Engagement isn’t a bad word

“The trainer is just reading the slides and you know me… I just don’t learn that way.” My husband started a new job almost five months ago and he’s only now going through some mandatory training. He works as a software support rep and already knows how to use the system he’s supporting. But mandatory training is mandatory training. So he spent several days sitting in a training class watching the instructor simply read the PowerPoints without any hands-on practice - using the system with realistic scenarios. No one learns that way! Especially not when it comes to systems training. 

Several years ago, I worked with a very accomplished technical trainer. She was fantastic in a classroom and was able to breakdown complex technical information so that even I could figure it out. She wasn’t as effective without the face-to-face contact, though and struggled when she had to take her course online and deliver it synchronously. She didn’t feel her learners were participating and didn’t think they were really 'getting it.' I was surprised when I looked at her material and found slide after slide of screenshots of the software with callout boxes that she’d go through before demonstrating the exact same steps in the system. 

I recently worked with a client who was implementing a new software system for attendance management. They had already created eLearning but felt they needed something more, just before the system was going live. The audience was large and geographically spread out so they decided several online webinars were the way to go. The sessions couldn’t be longer than two hours so they thought that they’d demonstrate several procedures and basically remind everyone of what they learned in the eLearning. 

What do these three stories have to do with one another? It’s all about engagement. People always learn better when they’re actively engaged in the learning. I’ve spent about 20 years as a facilitator and instructional designer and most of that time has been spent in the high tech field. I can’t count how many times I’ve had to design and/or deliver training on software and I’ve never once had someone say that they didn’t learn better by doing.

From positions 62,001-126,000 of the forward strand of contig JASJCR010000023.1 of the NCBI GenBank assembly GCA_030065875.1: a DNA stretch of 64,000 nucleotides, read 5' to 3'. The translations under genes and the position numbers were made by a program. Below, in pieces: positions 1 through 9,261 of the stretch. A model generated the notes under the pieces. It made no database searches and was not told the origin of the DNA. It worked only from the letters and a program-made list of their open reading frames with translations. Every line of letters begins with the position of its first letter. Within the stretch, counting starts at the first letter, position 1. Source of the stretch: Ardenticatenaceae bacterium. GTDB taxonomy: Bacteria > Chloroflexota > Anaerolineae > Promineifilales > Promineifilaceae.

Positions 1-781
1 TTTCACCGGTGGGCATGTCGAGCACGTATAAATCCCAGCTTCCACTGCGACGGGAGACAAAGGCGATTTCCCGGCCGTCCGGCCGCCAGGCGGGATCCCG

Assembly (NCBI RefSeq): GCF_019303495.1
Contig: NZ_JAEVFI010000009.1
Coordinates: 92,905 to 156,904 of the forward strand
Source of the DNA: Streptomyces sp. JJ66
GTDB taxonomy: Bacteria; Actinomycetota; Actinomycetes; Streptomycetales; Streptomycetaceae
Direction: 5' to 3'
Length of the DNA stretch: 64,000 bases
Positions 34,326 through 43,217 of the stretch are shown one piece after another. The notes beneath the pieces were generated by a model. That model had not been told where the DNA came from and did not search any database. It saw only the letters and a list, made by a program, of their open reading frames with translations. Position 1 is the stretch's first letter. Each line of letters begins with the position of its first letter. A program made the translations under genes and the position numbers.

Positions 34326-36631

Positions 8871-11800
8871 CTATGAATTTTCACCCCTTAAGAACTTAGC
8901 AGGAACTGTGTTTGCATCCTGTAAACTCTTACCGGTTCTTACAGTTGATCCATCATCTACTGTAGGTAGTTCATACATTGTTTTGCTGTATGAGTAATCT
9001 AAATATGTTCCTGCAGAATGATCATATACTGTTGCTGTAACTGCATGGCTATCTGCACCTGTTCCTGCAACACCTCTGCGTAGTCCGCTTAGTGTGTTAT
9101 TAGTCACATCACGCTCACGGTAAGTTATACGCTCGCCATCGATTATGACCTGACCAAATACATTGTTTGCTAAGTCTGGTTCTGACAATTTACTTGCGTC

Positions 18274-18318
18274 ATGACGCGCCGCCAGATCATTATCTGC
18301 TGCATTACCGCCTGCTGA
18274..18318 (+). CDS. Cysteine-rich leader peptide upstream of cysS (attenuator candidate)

Get rid of the endless PowerPoint slides! Get rid of the endless demos! Give people the opportunity to try it for themselves. If you have to demonstrate first, keep it brief and allow time for the learners to practice. By all means, explain how to use the software, but do it as part of an activity so it’s more engaging. Don’t spend the first twenty minutes of a session explaining what each menu item does. Let learners find out what they do by using them. I guarantee it’ll be more meaningful. 

This works for all delivery methods. I just finished facilitating sessions for a client who was implementing a brand new accounting system. The face-to-face sessions were conducted after learners took an introductory eLearning course. I did a quick review of the eLearning and then just jumped right into a series of hands-on activities with a debrief after each one. The sessions were fast-paced and there was a lot of learning. Everyone was fully engaged and actively learning the entire time. 

As for my former colleague… she got rid of the PowerPoint presentation, did a brief demo and then allowed her learners to try it for themselves with realistic scenario-based activities. She was thrilled at how much more people seemed to be paying attention and participating. And they were asking more questions too. They were 'getting it.'

Those webinars I mentioned? Because time was of the essence, I convinced the client to leave people to get the basics from the eLearning, since that was the original idea, and focus on more specific processes. We started off with a couple of simple scenarios and let them work through those and then demonstrated some of the more complex processes before allowing them time to practice. We got a lot of positive feedback and most people appreciated having the opportunity to try things before the system went live. 

As for my poor husband, well, I have no control over his company’s training. So for now, at least, he’ll have to do his best and hope that someone at head office sees the light.  

Guest blogger Jana Schiff is a member of our Limestone Learning team with over 20 years of experience in training, facilitation and instructional design. She’s passionate about learning and considers herself a life-long learner who’s always striving to help create the most effective and engaging learning interventions regardless of the delivery method